Is C an underrated programming language

What is COBOL and why is it asked for?

The 60-year-old COBOL program is experiencing a revival. Many government system mainframes run COBOL and have trouble coping with increases in demand. In particular, the New Jersey state unemployment system is managed by a 40 year old COBOL mainframe.

With the rise in unemployment associated with COVID-19, the system is struggling to keep up. Governor Murphy identified COBOL programmers as an underrated necessity.

What is COBOL?

In 1959, the Data System Language Committee designed COBOL. They wanted to design a standard programming language that could run on many different mainframes.

At that time, many new programming languages ​​were being developed and programming languages ​​for new hardware became too expensive to translate. COBOL, or a common business-oriented language, was the solution to this problem.

COBOL was based on the FLOW-MATIC programming language created by Grace Hopper. It was the first programming language to use English terms for data processing instead of mathematical notation. Grace Hopper stated:

“I used to be a math professor. At that time, I realized that there were a certain number of students who couldn't study math. I was then assigned to make it easier for business people to use our computers. "(The early development of programming languages ​​p. 29)

Similarly, COBOL uses English terms and is designed to be easy to read. However, some criticized it for being too verbose. For example, in C you could write the following to add two numbers:

The same code in COBOL would be written as:

Similar to C, COBOL is a procedural programming language. This simply means that COBOL programs are designed to follow sequential steps. COBOL is also a self-documenting language that adds to its ease of use. However, the most famous characteristic of COBOL is that it can handle large amounts of data.

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COBOL became widely used, particularly by corporations, governments, and financial institutions. So widespread that it is still used in many places today.

Why has it become less popular?

Despite COBOL's popularity in the past, few people know the language. There are more programming languages ​​today that focus on English commands that offer a lot more functionality than COBOL. Few programmers create new programs in COBOL. Its main use is to manage older programs.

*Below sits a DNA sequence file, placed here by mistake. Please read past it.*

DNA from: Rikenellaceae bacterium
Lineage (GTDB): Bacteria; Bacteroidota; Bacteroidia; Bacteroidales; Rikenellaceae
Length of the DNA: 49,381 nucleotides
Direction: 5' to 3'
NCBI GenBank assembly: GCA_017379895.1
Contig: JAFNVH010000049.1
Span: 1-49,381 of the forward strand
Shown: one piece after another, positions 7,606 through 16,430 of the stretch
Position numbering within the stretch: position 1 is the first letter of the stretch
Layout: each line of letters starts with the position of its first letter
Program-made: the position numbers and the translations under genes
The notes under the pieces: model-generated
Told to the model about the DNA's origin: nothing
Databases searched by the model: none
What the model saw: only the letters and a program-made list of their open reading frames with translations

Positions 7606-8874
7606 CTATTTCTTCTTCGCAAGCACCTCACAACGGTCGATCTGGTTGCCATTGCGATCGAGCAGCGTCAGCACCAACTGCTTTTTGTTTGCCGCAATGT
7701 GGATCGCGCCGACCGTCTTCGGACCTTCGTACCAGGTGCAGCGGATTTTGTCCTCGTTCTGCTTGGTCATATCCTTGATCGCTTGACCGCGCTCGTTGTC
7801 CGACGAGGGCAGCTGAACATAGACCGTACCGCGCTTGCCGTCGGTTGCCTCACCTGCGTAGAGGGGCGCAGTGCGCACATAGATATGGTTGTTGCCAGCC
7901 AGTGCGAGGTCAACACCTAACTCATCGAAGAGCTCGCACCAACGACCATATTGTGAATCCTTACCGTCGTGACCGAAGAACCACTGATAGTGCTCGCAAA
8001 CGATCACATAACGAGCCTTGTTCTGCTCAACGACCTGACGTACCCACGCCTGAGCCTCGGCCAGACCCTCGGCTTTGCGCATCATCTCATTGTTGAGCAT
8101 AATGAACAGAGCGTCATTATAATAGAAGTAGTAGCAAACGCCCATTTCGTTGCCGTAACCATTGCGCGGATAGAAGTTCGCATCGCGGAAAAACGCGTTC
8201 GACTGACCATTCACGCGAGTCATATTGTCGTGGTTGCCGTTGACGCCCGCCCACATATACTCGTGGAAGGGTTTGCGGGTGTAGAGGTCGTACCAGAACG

One criticism of COBOL is that programmers tended to write spaghetti code. Spaghetti code is a derogatory term for code that is poorly structured. The main culprit of poorly structured code was the GOTO command.

As mentioned earlier, COBOL is procedural, so the computer reads each line of code in order from top to bottom. The programmer could use the GOTO command to instruct the program to jump to another line. Bad use of the GOTO command can lead to the COBOL code becoming tangled.

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Another reason COBOL is not popular is that it is rarely taught in universities. COBOL was created by the business community, not the academic world. It is designed to solve business problems and is optimized for problems like computing. Academics are often interested in different questions and therefore encourage different programming languages.

However, one of the biggest problems with COBOL is that it doesn't, even though it was designed to be a common language. As the language evolved, many different dialects were created - 300 of them!

This makes legacy code difficult for programmers to understand.

Why COBOL is important

Because COBOL is widely used by businesses and governments, many COBOL systems still require maintenance. Legacy code is known to be difficult to maintain because the programs are large and complex. Therefore, programmers with a deep understanding of language are needed to maintain the programs.

It also takes a long time to make changes to the code because it is difficult to tell if the changes affect other parts of the program.

For example, in the 90s we faced the Y2K bug. Much annual data was stored in computers with the last two digits of the year instead of the entire year. 1997 was saved as 97. It was feared that changing the year to 2000 would not recognize the year 00 as valid, causing problems with the date sequences and potentially crashing many systems.

It took US governments and corporations several years and $ 100 billion to fix the Y2k bug. It is possible to change older systems, but doing so can be time-consuming and costly.

In 2020, COVID-19 created a new programming problem. The US unemployment system runs on COBOL and it is very difficult and expensive to make changes to the program. For example, Congress planned to respond to the rise in unemployment by calculating unemployment benefits based on lost wages. However, it would have taken five months to adjust the program to do the calculation.

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COBOL systems cannot be changed quickly enough to respond to crisis situations. The problem is exacerbated because not enough people are trained in COBOL to help with the increased maintenance required to support the systems during the crisis. Those trained in COBOL are either retired or about to retire.

Where to learn COBOL

To meet the growing need for COBOL programmers, IBM created a free COBOL course. The course consists of a series of videos, tests, and lab assignments. It takes 16 hours to complete and you will receive a badge at the end.

If you are already an experienced COBOL programmer, IBM also offers a COBOL network forum. There experienced programmers can be connected to organizations and companies in need.

COBOL is not a trendy programming language like Python, but it is an important one. Much of the world is still running on COBOL. If you've been thinking about learning a programming language but need a push, learn COBOL.